The Sun Devils possess nearly every quality of a championship team, yet their loss to the Nittany Lions gave Arizona State the chance to prove they have the one quality that still remained in question?
Is Arizona State resilient?
On Saturday night, the Sun Devils enjoyed another crack at the Nittany Lions and had a second chance to prove that the brand of hockey played in Tempe deserves the hype.
If Friday's game exposed Arizona State's weaknesses, Saturday's taught the rest of the ACHA a valuable lesson. Don't give the Sun Devils a second chance.
In game one of the two-game series at Penn State, head coach Greg Powers pulled goalie Joe D'Elia after he allowed his fourth goal in just the second period. In game two, D'Elia responded with a remarkable effort that helped lead the Sun Devils to an improbable victory.
The Arizona State netminder rebuffed every Nittany Lion chance in the first two periods and allowed the Sun Devils to charge out to a 2-0 lead. Faiz Khan opened Saturday night's scoring off a Dan Styrna pass in the second period that breathed new life into the Sun Devils.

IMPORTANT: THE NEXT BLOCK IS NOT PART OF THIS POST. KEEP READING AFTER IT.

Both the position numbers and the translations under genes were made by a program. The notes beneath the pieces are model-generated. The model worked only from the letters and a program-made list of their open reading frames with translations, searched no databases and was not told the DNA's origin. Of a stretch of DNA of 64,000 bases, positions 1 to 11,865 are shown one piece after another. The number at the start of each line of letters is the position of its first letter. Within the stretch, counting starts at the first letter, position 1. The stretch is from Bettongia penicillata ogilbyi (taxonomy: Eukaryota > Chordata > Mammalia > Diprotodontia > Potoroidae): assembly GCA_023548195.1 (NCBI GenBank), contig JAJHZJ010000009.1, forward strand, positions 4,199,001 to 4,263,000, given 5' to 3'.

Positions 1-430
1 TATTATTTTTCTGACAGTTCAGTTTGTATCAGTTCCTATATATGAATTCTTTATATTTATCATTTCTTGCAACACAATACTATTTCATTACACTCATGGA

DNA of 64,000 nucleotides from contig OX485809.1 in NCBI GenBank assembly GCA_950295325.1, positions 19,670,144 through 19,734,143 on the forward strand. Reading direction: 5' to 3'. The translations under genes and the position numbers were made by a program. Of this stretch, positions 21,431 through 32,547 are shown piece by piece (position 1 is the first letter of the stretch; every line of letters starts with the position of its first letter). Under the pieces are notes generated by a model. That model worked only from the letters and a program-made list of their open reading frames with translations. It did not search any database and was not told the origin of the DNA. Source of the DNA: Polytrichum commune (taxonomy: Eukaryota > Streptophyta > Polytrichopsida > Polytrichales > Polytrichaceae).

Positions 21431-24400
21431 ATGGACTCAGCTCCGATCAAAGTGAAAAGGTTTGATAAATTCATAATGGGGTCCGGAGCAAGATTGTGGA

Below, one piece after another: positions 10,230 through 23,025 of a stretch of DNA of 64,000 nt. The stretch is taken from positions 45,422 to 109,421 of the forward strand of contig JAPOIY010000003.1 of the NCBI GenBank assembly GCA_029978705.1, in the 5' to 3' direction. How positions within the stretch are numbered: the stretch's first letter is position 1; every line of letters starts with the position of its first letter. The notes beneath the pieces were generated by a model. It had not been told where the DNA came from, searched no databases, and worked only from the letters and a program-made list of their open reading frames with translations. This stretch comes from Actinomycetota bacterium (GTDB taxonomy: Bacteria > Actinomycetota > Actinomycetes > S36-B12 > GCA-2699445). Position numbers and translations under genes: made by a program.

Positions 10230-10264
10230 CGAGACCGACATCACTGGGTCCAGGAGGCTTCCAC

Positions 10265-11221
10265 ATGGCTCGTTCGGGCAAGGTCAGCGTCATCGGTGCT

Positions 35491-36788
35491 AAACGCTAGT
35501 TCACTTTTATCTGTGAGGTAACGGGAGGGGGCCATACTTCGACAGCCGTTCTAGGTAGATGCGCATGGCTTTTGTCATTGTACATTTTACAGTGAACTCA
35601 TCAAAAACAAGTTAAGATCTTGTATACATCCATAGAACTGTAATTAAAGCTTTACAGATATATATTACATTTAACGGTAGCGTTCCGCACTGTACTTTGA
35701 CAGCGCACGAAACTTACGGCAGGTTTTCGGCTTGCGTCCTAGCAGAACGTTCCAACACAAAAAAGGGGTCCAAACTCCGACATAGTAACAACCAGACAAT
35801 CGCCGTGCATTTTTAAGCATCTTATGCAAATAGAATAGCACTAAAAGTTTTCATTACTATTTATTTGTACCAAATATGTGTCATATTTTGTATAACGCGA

Kale Dolinski provided the Sun Devils second goal of the game early in the third period and that was all the offense Arizona State needed. Dolinski added a second goal to seal a 3-1 Sun Devils victory, and helped prove that this team does belong.
Arizona State's victory over Penn State is nothing short of historic, as the Sun Devils captured the first victory over an NCAA Division I opponent in their program's history. Over the last few years, the ACHA has touted the improving quality of play on display. Arizona State's victory now gives the league a tangible result.